takes many years. In the short term, the additional man-hours can be obtained via efficiency improvement.
The number of individuals in the healthcare system isn’t the only rising statistic. The amount of required patient care is also increasing, which follows the trend of an aging population (see Figure 1). The aging population demands the most care for chronic conditions and therefore potentially requires the most expensive care. The use of telemedicine—in–home care augmented by smart devices—will reduce costs if implemented correctly. In addition to treating chronic conditions, telemedicine aims to improve the quality of preventative in–home care (see the sidebar, “Effect on Preventative Care”).

Historically, the medical field has been slow to embrace new technology. A $50 car repair leads to various database updates that are available to other industries such as maintenance technicians and car buyers. However, the results of a $5000 diagnostic test or a major operation are often stored in a paper file or in a database typically available to only one healthcare provider. The lack of shared medical information can lead to misdiagnosis, improper treatment, and redundant tests, causing healthcare costs to rise, while quality falls.

Recent calls for reform and government initiatives are starting to accelerate the adoption of electronic medical records and other new technologies. As more people enter the healthcare system and the need for efficiency and cost savings increases, resources become limited. More individuals face chronic conditions like diabetes, heart disease, obesity, asthma, and other chronic cardiopulmonary diseases.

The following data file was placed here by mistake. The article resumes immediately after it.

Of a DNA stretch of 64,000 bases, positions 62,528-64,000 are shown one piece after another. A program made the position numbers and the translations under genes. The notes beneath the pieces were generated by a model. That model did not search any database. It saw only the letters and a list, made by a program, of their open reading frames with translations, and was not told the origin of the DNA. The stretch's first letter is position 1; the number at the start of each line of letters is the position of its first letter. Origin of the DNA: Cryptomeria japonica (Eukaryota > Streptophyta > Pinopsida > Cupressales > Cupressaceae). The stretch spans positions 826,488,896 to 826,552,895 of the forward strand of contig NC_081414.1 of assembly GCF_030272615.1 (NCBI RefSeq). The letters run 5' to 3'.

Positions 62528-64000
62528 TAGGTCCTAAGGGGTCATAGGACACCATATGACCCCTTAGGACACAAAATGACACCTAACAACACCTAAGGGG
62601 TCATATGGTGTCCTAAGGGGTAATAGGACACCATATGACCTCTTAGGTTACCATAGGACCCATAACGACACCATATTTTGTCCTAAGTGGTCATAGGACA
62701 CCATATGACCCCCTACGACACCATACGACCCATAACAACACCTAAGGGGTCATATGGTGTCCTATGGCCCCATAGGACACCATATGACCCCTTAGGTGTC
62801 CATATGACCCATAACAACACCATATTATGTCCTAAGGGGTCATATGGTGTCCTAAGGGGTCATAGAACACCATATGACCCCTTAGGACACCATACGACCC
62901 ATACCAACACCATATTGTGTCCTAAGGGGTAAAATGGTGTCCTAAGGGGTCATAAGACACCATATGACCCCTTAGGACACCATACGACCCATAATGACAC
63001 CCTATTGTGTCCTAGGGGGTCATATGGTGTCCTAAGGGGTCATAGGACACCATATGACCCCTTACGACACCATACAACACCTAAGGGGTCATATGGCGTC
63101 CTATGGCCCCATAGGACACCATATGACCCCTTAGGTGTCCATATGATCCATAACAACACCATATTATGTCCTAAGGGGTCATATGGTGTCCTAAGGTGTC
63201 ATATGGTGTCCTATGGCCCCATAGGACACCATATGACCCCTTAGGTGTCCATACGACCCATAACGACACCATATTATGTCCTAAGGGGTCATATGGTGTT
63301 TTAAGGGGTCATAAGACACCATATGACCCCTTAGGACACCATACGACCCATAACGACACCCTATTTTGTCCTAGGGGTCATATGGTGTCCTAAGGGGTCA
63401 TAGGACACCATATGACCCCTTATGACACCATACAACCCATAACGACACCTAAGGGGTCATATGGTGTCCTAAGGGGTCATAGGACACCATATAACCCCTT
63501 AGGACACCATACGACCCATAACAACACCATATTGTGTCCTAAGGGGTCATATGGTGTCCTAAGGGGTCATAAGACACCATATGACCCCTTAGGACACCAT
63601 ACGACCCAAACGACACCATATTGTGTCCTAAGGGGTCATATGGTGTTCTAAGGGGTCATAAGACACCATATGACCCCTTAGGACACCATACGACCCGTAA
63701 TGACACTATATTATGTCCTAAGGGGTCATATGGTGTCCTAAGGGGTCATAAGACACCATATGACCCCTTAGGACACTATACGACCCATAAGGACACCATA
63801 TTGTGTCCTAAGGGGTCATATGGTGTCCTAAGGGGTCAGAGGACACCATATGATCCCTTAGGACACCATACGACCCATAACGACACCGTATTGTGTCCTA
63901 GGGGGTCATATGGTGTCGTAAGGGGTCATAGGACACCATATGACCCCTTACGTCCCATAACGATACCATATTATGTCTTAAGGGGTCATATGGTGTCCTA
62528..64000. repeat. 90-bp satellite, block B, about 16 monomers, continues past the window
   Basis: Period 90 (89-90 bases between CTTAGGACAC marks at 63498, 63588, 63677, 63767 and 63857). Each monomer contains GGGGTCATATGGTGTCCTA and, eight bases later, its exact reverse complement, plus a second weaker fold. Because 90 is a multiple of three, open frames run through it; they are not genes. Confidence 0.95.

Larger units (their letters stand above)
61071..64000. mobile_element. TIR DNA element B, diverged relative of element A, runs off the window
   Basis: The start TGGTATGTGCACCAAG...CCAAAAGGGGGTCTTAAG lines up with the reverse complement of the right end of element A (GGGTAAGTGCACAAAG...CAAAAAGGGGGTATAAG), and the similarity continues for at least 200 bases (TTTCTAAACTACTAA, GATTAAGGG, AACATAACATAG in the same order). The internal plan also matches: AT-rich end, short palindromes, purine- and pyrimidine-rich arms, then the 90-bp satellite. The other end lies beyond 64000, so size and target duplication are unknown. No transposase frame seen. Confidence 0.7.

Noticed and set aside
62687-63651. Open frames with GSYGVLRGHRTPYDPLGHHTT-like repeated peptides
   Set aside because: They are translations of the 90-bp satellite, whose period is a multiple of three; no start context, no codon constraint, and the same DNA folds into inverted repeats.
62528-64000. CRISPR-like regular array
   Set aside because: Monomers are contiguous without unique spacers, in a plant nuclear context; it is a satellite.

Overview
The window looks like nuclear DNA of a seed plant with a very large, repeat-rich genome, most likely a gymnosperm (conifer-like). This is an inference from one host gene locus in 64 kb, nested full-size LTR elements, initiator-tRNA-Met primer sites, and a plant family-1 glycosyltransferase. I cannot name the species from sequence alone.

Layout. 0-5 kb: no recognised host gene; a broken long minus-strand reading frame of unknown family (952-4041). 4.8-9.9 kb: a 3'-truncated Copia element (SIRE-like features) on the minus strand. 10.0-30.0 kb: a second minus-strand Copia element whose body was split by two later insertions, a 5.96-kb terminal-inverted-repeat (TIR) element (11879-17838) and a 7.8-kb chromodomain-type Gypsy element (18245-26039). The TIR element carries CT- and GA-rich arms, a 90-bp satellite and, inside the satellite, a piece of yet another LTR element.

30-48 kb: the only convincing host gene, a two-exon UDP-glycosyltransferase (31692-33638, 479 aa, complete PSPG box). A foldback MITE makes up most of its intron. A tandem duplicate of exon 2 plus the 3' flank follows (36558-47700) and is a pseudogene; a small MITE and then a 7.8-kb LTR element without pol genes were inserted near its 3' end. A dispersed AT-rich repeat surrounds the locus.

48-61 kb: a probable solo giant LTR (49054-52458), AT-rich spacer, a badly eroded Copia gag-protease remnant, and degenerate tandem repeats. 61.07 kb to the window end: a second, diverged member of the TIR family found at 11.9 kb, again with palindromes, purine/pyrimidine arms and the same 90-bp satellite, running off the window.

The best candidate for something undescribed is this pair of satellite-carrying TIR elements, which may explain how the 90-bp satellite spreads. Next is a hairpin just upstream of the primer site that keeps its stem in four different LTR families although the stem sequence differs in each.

Table I. Decrease in utilization by condition type (Darkins et al.).

The U.S. Department of Veterans Affairs performed an extensive study on the benefits and costs of in-home telemedicine on various conditions.1 As Table I shows, using telemedicine decreases cost. The same study also shows quality improvements such as a 25% reduction in the number of bed days of care, a 19% reduction in the number of hospital admissions, and a mean satisfaction rating of 86% after enrollment in the program.

Monitoring and treating chronic conditions in the home is the area where IT networks and medical device design can have the biggest effect on efficiency in the healthcare industry. Home care increases the quality of life for patients and isn’t as expensive as residential or acute care (see Figure 2). The goal is clear—better monitoring for more people with a connected healthcare system. How can this goal be reached?

Interoperability for In-Home Devices